This article was originally published on Forbes.com
We hear statements like:
“I don’t speak up because I’m afraid I’ll sound like I don’t know what I’m talking about,” one highly skilled Director of Marketing admitted.
“I’m not sure I have what it takes,” another rising leader explained, “so I don’t try to get promoted.”
These are accomplished women whose companies believe in their potential, and yet something is holding them back from fully contributing.
Our experience is not unique. Leadership experts Jack Zenger and Joseph Folkman analyzed 360-degree reviews and found that women leaders are perceived to be as competent as men. In fact, women were rated as more effective than their male colleagues in critical areas such as taking initiative, driving for results, bold leadership and building relationships. In their self-ratings, however, women were harder on themselves, suggesting their confidence lags behind their actual performance.
Interestingly, their research finds this gap persists until age 40, when men’s and women’s confidence appears to equal out. And surprisingly, over the age of 60, male confidence declines while female confidence increases.
Another remarkable perspective comes from Catherine Tinsley of Georgetown University and Robin Ely of the Harvard Business School, who have studied gender differences extensively and found no discernable differences between women and men when it comes to confidence in the workplace. Their work points to workplace structure and unconscious bias as the real impediments to women’s advancement. Tinsley and Ely believe that women don’t speak up because their ideas are scrutinized to a greater degree than men’s are. They urge organizations to take these steps to enable women to fully contribute and succeed in the workplace:
– Connect women to information networks that give them the insights they need to navigate their careers
– Correct biases that penalize women disproportionately for mistakes
– Ensure women get specific and direct feedback that helps them develop.
Regardless of whether there are real differences in confidence levels between genders, women need strategies to trust themselves and their contributions, especially given the organizational barriers that exist. In our work, we’ve found women benefit greatly from these four strategies:
One key influence women can control is the inner voice they choose to listen to. We all have an inner critic – a voice that’s constantly at the ready to tell us what we did wrong or why we’re not good enough. But we can also cultivate an inner champion – an encouraging voice that reminds us of our accomplishments and all the challenges we’ve overcome. A voice that says, “Don’t hold back. You have an important contribution to make.”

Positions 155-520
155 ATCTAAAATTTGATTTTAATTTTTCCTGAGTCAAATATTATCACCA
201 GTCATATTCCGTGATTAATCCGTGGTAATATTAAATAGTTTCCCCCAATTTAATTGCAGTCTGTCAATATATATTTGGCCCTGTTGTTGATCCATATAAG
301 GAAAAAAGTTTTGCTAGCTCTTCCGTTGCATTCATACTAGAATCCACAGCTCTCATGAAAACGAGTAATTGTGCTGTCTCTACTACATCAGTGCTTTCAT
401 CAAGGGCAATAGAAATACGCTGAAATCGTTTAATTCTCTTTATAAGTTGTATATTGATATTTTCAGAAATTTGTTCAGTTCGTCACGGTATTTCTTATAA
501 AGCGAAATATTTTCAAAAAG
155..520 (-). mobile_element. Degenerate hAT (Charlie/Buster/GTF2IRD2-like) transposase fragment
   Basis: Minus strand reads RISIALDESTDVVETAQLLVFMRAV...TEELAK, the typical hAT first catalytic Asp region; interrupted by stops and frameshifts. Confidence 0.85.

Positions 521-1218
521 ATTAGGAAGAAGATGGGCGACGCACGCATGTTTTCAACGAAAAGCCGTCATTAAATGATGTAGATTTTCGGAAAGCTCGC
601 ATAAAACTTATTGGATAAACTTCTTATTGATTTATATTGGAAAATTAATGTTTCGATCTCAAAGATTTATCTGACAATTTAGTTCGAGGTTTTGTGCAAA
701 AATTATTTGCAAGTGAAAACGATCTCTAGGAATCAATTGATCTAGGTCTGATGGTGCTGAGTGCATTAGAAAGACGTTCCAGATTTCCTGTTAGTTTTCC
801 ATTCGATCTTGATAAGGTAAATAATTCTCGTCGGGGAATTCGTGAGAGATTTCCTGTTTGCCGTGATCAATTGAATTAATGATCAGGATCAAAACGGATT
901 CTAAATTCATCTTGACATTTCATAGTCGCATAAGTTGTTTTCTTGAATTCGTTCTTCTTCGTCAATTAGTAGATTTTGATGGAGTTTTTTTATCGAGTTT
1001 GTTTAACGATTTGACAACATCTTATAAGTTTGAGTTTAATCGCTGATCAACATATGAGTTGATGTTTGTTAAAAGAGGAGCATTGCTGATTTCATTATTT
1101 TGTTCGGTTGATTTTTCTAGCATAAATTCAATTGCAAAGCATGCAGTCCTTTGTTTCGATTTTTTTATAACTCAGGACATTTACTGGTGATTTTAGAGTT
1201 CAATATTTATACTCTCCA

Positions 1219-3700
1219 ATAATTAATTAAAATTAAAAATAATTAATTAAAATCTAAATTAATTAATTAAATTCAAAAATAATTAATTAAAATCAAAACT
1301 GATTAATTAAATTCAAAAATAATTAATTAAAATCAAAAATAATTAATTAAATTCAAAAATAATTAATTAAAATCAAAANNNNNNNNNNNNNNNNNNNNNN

The first step is noticing when the inner critic shows up. What does she have to say? Instead of believing whatever she tells you, examine whether there’s anything useful in her message. If not, choose not to listen.
Then foster an inner champion. Think about what you would tell a friend who needs encouragement, then apply these same kind words to yourself.
Another effective strategy to build confidence is to get out of your comfort zone and into the risk zone. Overcoming a challenge builds self-efficacy, which results in increased confidence. Challenge yourself to have difficult conversations, interact with leadership several layers above you and share your opinions unequivocally in large meetings. When you overcome your fears and take action, your view of your capabilities expands and so does your confidence.
Katty Kay and Claire Shipman, authors of The Confidence Code, explain that “Underqualified and underprepared men don’t think twice about leaning in. Overqualified and overprepared, too many women still hold back. Women feel confident only when they are perfect. Or practically perfect.” The problem with perfectionism is that it’s unattainable, so linking confidence to perfection keeps women stuck. Instead, they need to give themselves permission to be good enough. Caring a little less about every detail frees up mental space to make more strategic contributions.
Getting clear about what really matters can provide the impetus to ensure those career goals are met. One of our clients knew she had to bring in more business to her law firm in order to get promoted, but she doubted her ability to be a rainmaker. When we discussed what she really cared about, she passionately described the role model she wanted to be for her daughter. Harnessing this value gave her the courage to put herself out there and ask for business. And her confidence grew as her efforts resulted in new clients for her firm.
Becoming aware of what is holding you back is the critical first step in reaching your professional goals. We all benefit when women overcome systemic and internal barriers, resulting in enhanced contributions. When women own the value they bring, businesses and careers thrive.